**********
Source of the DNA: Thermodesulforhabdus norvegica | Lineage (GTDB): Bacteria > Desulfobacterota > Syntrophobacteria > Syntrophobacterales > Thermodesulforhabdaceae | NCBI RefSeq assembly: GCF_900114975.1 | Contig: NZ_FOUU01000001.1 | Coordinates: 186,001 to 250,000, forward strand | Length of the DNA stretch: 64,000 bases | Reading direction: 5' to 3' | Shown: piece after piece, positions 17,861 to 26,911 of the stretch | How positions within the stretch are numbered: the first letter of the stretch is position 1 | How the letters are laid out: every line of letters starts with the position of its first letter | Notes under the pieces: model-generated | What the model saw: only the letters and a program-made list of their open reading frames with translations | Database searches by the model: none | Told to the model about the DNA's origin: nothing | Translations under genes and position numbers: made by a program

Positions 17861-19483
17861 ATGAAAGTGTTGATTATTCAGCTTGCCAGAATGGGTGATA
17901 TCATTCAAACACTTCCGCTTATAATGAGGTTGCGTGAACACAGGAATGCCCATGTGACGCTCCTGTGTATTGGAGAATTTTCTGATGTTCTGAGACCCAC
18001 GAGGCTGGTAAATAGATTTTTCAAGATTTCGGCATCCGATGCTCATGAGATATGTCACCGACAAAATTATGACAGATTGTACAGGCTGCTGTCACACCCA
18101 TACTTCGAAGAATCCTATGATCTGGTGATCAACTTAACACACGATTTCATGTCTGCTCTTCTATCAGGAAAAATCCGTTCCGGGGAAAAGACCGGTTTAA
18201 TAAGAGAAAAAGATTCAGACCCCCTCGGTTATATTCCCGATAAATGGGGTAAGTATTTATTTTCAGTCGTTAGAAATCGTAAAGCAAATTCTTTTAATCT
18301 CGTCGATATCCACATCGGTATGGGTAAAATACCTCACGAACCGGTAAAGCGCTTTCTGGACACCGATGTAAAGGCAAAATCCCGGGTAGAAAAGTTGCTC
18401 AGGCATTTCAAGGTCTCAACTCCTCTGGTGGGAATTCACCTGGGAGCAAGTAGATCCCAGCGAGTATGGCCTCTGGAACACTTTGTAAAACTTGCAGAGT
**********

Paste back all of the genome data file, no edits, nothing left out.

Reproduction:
Source of the DNA: Thermodesulforhabdus norvegica | Lineage (GTDB): Bacteria > Desulfobacterota > Syntrophobacteria > Syntrophobacterales > Thermodesulforhabdaceae | NCBI RefSeq assembly: GCF_900114975.1 | Contig: NZ_FOUU01000001.1 | Coordinates: 186,001 to 250,000, forward strand | Length of the DNA stretch: 64,000 bases | Reading direction: 5' to 3' | Shown: piece after piece, positions 17,861 to 26,911 of the stretch | How positions within the stretch are numbered: the first letter of the stretch is position 1 | How the letters are laid out: every line of letters starts with the position of its first letter | Notes under the pieces: model-generated | What the model saw: only the letters and a program-made list of their open reading frames with translations | Database searches by the model: none | Told to the model about the DNA's origin: nothing | Translations under genes and position numbers: made by a program

Positions 17861-19483
17861 ATGAAAGTGTTGATTATTCAGCTTGCCAGAATGGGTGATA
17901 TCATTCAAACACTTCCGCTTATAATGAGGTTGCGTGAACACAGGAATGCCCATGTGACGCTCCTGTGTATTGGAGAATTTTCTGATGTTCTGAGACCCAC
18001 GAGGCTGGTAAATAGATTTTTCAAGATTTCGGCATCCGATGCTCATGAGATATGTCACCGACAAAATTATGACAGATTGTACAGGCTGCTGTCACACCCA
18101 TACTTCGAAGAATCCTATGATCTGGTGATCAACTTAACACACGATTTCATGTCTGCTCTTCTATCAGGAAAAATCCGTTCCGGGGAAAAGACCGGTTTAA
18201 TAAGAGAAAAAGATTCAGACCCCCTCGGTTATATTCCCGATAAATGGGGTAAGTATTTATTTTCAGTCGTTAGAAATCGTAAAGCAAATTCTTTTAATCT
18301 CGTCGATATCCACATCGGTATGGGTAAAATACCTCACGAACCGGTAAAGCGCTTTCTGGACACCGATGTAAAGGCAAAATCCCGGGTAGAAAAGTTGCTC
18401 AGGCATTTCAAGGTCTCAACTCCTCTGGTGGGAATTCACCTGGGAGCAAGTAGATCCCAGCGAGTATGGCCTCTGGAACACTTTGTAAAACTTGCAGAGT